iPad (5th Gen) vs. iPad Pro 2 vs. iPad mini 4

Which Do You Need?

Apple Unveils New Versions Of iPads
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The release of the 10.5-inch iPad Pro 2 alongside the 12.9-inch iPad Pro, the iPad (5th Gen), and the iPad mini 4 gave users four different sizes of iPads to pick from. Which iPad is right for you? Size matters, especially when it comes packed with a powerful processor, but sometimes, smaller is better. We reviewed the iPad (5th Gen), iPad Pro 2, and iPad mini 4 to help you make a decision.

Overall Findings

iPad Pro 2 iPad (5th Gen.) iPad Mini 4
12.9-inch display
10.5-inch display
9.7-inch display 7.9-inch display
A10X chip A9 processor A8 processor
12 MP rear-facing camera 8 MP rear-facing camera 8 MP rear-facing camera
7 MP front-facing camera 1.2 MP front-facing camera 1.2 MP front-facing camera
64, 256, and 512GB 32 and 128GB 16, 32, 64, and 128GB
High-end price Entry-level price Midrange price
Four speakers Stereo speakers Stereo speakers

The two sizes of iPad Pro 2 are designed for productivity, but they make excellent home devices as well. They are the top of the line iPads, and their prices reflect that. The iPad (5th Gen) is a solid entry-level iPad that is the lowest priced of the bunch, while the iPad mini 4, although the oldest, is still popular. All three are upgradeable to iPadOS 13.

iPad Pro 2

The refresh of the iPad Pro lineup brings a 6-core processor that is 30% faster and has 40% more graphical performance than the original iPad Pro (which was already as fast as most laptops). It also brings the 12.9-inch and the 10.5-inch models in line with a 12-megapixel back-facing camera and a TrueTone display with a wide color gamut. Apple increased the entry-level storage to 64GB for both sizes, which is plenty for most people.

The iPad Pro is targeted at productivity, but it makes a great family iPad. The Pro has four speakers. When combined with the large screen sizes of the iPad Pro models, they make for a great movie-watching experience. The fast processor helps future-proof the iPad Pro.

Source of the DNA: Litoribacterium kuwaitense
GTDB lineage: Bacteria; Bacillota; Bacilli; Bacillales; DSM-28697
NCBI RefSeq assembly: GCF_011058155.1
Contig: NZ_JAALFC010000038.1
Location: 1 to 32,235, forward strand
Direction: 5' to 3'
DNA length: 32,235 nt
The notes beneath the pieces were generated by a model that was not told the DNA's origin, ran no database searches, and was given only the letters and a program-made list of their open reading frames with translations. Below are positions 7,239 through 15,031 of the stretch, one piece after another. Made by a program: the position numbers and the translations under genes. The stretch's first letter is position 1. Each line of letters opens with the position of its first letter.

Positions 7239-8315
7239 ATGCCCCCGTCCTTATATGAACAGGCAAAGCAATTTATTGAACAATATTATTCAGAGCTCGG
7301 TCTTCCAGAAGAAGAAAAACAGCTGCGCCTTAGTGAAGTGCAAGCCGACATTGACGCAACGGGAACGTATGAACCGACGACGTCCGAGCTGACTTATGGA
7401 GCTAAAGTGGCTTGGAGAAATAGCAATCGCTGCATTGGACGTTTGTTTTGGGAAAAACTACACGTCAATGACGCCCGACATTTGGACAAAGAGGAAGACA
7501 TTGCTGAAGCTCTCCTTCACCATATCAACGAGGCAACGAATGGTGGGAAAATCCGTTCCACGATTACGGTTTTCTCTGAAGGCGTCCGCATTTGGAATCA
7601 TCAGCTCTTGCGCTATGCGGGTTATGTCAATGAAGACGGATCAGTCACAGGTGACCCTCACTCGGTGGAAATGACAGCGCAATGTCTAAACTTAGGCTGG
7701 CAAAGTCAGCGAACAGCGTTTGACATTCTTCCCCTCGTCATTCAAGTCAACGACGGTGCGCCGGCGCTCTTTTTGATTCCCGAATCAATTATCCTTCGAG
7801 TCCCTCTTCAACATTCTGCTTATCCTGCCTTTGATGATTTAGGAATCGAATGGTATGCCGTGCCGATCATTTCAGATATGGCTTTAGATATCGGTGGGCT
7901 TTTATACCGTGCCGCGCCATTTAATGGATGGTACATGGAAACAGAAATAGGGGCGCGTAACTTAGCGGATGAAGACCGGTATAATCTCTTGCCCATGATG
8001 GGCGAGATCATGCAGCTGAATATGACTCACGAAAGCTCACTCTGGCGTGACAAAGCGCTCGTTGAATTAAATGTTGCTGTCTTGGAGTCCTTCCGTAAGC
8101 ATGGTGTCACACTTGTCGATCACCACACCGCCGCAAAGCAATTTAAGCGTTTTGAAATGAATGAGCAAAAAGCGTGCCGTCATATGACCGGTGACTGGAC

iPad (5th Gen)

With the release of the 10.5-inch iPad Pro, the 5th generation iPad is the only 9.7-inch iPad in production. It's Apple A9 processor, which is the same processor as in the iPhone 6S, gives it a slight boost in performance over previous iPads.

While it doesn't compare in performance to the iPad Pro line, the iPad (5th Gen) comes with an entry-level price tag. It's less than the entry-level price of the iPad mini 4, which makes it the cheapest way to step into an iPad.

What doesn't it have? It isn't compatible with Apple's Smart Keyboard or the Apple Pencil accessories. However, except for a few specialized apps, the iPad can run the same software and has all the basic features, including the ability to multitask by bringing up multiple apps on the screen at the same time.

iPad mini 4

The iPad mini 3 goes down in history as the worst upgrade to an iPad ever. The only difference between the iPad mini 2 and the iPad mini 3 was the addition of the Touch ID sensor, which in no way made up for the price difference.

However, the iPad mini 4 is not the same disappointment. It uses the same A8 chip found in the iPhone 6. Although it is the oldest of these iPads, it can be updated to iPadOS 13. It's only disadvantage is that it usually prices somewhat higher than the iPad (5th Gen).

So why get an iPad mini 4? Size. The smaller size means the iPad mini 4 can fit into many purses, which gives it a certain amount of portability that can't be matched by the other iPad models in Apple's lineup. While this might seem like a small difference, the more you have your iPad with you, the more you are likely to use it.